Hey folks. I'm back from the honeymoon, sunburned and with my energy replenished. My inbox is full and I have much to write about so stay tuned. To start, here's a mysterious book question I received from Vicki:Looking for a book. Think it was called Rose Manor? Fiction, About a woman that is married to a police officer that beats her and she runs away and hides. She changes her name and he sets out to find her to kill her. She goes to a shelter that helps her get a job and a new home and identity. She buys a painting that comes alive, and she finds that out because there are crickets that come out of the painting. There is also a woman in the painting that moves around. The lady in the book also gets a job reading books to be put on tape. Does anyone know what this book is? Please help.Well, your description sounded familiar to me, but a title search turned up nothing. Then it hit me. Only Stephen King would combine violence and the supernatural in the way you describe. You almost had the title; it's King's 1995 best seller, Rose Madder.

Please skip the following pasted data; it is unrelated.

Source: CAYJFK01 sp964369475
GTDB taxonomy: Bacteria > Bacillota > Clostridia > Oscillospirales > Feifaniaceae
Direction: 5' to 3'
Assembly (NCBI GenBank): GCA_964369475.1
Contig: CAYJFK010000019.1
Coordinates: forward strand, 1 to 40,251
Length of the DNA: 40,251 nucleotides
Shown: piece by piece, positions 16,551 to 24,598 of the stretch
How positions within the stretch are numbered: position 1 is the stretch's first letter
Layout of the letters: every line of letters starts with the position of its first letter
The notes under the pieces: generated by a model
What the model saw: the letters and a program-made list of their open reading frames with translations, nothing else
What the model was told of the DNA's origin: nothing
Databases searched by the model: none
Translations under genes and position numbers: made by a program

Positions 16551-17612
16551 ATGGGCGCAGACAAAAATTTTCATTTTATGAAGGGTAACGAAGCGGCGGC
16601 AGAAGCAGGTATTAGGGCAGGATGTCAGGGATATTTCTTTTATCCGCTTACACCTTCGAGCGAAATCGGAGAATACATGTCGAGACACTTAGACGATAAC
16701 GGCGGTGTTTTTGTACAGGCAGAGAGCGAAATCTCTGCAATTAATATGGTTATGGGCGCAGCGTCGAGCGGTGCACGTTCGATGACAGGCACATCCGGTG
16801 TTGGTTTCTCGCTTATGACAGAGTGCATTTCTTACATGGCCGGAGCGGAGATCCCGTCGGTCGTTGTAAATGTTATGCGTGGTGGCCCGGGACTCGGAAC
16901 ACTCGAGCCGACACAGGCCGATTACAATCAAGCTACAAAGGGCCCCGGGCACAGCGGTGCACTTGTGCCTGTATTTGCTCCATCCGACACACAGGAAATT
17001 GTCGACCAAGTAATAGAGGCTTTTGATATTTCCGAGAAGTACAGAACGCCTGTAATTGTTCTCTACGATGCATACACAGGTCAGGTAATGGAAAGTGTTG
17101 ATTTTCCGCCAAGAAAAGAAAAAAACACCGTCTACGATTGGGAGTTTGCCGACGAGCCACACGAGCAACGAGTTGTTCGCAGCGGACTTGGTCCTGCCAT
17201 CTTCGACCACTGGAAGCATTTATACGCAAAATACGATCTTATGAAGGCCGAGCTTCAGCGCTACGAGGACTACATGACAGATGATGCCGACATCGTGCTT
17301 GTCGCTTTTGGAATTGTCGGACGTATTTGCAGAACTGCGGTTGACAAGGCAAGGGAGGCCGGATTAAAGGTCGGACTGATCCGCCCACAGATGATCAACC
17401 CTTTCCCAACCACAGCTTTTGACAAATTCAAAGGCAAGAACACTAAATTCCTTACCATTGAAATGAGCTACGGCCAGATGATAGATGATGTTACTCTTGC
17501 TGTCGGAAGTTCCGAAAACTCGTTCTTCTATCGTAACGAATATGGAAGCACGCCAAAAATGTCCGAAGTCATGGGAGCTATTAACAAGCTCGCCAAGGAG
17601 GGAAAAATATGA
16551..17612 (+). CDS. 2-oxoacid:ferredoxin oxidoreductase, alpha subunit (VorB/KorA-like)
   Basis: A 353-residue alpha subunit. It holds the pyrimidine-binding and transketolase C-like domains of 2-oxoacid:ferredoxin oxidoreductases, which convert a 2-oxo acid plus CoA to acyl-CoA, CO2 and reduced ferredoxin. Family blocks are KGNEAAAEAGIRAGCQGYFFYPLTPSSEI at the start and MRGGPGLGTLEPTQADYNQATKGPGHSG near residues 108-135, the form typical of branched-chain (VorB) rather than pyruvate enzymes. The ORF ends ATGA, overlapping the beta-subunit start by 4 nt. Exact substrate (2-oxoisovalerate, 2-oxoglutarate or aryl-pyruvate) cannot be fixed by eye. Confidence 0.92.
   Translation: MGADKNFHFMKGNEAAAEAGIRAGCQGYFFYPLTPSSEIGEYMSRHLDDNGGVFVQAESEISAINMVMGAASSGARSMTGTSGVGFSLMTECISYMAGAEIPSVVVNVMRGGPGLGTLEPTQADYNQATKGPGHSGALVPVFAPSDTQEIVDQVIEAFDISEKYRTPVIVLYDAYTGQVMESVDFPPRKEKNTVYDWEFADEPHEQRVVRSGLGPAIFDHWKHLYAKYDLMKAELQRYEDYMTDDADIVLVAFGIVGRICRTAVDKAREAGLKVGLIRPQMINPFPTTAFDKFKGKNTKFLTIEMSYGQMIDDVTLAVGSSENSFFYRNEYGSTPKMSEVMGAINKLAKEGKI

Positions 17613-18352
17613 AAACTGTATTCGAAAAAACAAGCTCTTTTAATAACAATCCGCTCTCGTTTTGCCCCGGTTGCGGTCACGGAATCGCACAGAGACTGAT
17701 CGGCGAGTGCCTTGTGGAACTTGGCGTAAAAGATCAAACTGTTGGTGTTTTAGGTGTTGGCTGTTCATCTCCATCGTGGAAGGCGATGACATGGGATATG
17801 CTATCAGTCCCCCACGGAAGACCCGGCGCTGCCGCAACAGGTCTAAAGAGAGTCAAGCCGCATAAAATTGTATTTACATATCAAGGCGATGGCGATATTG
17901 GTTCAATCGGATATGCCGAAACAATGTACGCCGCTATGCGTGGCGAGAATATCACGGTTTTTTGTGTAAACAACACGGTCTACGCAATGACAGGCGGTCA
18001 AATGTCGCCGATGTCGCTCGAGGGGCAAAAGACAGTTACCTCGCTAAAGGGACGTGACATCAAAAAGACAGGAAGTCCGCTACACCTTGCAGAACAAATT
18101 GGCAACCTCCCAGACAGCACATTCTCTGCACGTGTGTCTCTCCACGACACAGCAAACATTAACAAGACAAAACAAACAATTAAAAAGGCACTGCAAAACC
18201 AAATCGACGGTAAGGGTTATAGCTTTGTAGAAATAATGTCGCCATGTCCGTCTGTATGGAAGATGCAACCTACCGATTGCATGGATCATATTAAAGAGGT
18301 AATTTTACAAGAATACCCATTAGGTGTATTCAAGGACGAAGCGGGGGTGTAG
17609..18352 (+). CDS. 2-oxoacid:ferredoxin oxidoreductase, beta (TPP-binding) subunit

Somehow I waited two months to take a look at the "best of 2003" column from my favorite book critic Jonathan Yardley. For him 17 rather interesting books make the cut, and his two picks for best of the year are The Known World by Edward P. Jones and Gabriel Garcia Marquez's memoir Living to Tell the Tale. Both of these are on the reading queue, and I'm very much looking forward to reading them. Here is Yardley's column.
Books from their own imprint we hope. "In the last decade, in fact, the celebrity imprint has become something of a cottage industry, an endeavor mutually beneficial to publishing houses in pursuit of stars and their lucrative fanbases and celebrities looking for another feather in their cap." Some of the celebrities on this list might surprise you, read on to learn about which ones have a publishing imprint.
Jacob Silverman reviews two new novels – Note to Self and The More You Ignore Me – that “take on one incarnation of the Internet: the Internet as pathology” but ultimately fail to succeed “in exploring or critiquing digital life with any authority.” He notes that “like any technology, [the Internet] has to be shaped for the purposes of literature.”